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Friday, December 19, 2014

Why do my legs itch when I run?

“Every time I try to go running, my legs itch really badly. Is something wrong?”

We’re neither doctors nor physical trainers here at the library, but we looked into it. Itchy legs during exercise are common enough that Go Ask Alice, Livestrong, and Outside all covered the problem on their websites.

If the itching is accompanied by hives and difficulty breathing, it may be a symptom of exercise-induced anaphylaxis, a serious, though very rare, condition, and you should visit your doctor. If it’s only the hives, they can be triggered by a multitude of things, including the increased body temperature that comes along with hot weather, stress, or exercise. (Another term for hives is “urticaria,” and the specific type that’s triggered by exercise is “cholinergic urticaria.”)

The season could also be the culprit. Skin can get dry and itchy in the winter, and may be further irritated by sweat and tight-fitting clothes. Some people also have cold urticaria, a condition where, as the name suggests, cold temperatures bring on hives.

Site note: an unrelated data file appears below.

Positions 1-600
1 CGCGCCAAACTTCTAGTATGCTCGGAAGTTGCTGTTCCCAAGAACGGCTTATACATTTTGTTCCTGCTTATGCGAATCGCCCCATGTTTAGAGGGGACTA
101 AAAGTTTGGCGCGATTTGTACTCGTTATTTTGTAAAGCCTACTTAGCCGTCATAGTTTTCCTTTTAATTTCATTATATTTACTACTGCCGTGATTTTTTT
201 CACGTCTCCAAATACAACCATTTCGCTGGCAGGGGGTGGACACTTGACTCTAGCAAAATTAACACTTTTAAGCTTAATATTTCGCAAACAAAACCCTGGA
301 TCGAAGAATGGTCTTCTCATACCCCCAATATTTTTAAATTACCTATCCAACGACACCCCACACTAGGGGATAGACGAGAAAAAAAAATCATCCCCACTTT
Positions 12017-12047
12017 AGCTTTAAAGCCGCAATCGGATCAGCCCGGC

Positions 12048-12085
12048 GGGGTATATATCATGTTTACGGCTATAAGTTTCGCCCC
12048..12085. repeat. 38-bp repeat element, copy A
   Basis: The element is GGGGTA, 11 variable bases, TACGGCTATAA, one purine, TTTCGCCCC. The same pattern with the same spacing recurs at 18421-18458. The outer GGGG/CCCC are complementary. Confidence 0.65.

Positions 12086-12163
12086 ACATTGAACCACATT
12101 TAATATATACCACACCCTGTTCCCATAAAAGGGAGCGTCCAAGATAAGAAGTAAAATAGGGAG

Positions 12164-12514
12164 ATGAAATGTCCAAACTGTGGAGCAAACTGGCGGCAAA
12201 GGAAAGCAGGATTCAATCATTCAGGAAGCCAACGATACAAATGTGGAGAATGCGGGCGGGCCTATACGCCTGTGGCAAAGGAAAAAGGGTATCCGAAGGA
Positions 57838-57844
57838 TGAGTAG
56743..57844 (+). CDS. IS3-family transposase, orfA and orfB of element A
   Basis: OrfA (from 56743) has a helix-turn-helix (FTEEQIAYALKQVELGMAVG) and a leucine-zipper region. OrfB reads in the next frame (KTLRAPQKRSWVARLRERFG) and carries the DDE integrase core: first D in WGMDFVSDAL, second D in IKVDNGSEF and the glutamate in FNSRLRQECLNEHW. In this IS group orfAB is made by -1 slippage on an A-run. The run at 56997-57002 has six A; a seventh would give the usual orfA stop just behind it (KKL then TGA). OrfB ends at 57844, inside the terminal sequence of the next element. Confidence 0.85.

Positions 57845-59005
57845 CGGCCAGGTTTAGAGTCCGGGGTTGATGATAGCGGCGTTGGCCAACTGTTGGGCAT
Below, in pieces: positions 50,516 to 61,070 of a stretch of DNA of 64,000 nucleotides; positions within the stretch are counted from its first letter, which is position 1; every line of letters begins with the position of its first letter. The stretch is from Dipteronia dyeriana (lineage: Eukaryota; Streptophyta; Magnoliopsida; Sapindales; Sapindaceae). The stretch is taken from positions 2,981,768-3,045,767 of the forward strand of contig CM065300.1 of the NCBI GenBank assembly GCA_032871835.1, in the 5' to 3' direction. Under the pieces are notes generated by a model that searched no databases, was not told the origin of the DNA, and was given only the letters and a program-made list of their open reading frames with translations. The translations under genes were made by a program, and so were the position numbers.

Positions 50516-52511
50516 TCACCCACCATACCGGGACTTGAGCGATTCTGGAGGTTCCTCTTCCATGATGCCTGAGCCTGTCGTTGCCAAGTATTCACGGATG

According to another theory, the itching is caused by blood moving through your capillaries. The capillaries expand during exercise to increase blood flow, and if your body isn’t used to that, nearby nerves send signals to the brain that it interprets as an itching feeling. Go Ask Alice and Livestrong both support this theory, though Outside argues that there isn’t enough evidence.

To control the itching, try wearing loose cotton clothes, as tight synthetic material can aggravate sensitive skin. Make sure your skin is well-moisturized and that you’re dressed for the weather. Outside and Livestrong also suggest taking an antihistamine before exercising. Finally, keep at it – as your body gets used to the workout, the itching sensation may diminish in time.

Runners looking to improve are welcome to come check out our selection of books, including Build Your Running Body by Pete Magill, Thomas Schwartz, and Melissa Breyer; Runner’s World Complete Book of Running; Running: Start to Finish by John Stanton; and Feet, Don’t Fail Me Now by Ben Kaplan.

Friday, December 12, 2014

What's the difference between llamas and alpacas?

“What’s the difference between llamas and alpacas? Do people use them for different things?”

Upon seeing another patron’s alpaca-wool winter coat, one of our patrons was led to wonder about what separates a llama from an alpaca. Do llamas produce wool as well? What else are they used for?

Llama and alpaca farmers seem to have noticed that people are curious about their animals, because most of their websites included a fact section, often listing the differences between the two. We took our information from, Storey’s Guide to Raising Llamas by Gale Birutta, Jennifer A. Kingson’s New York Times article “The Llama Is In,” and the websites of Rising Sun Exotics, Bald Hill Alpaca Farm, and Serendipity Farm.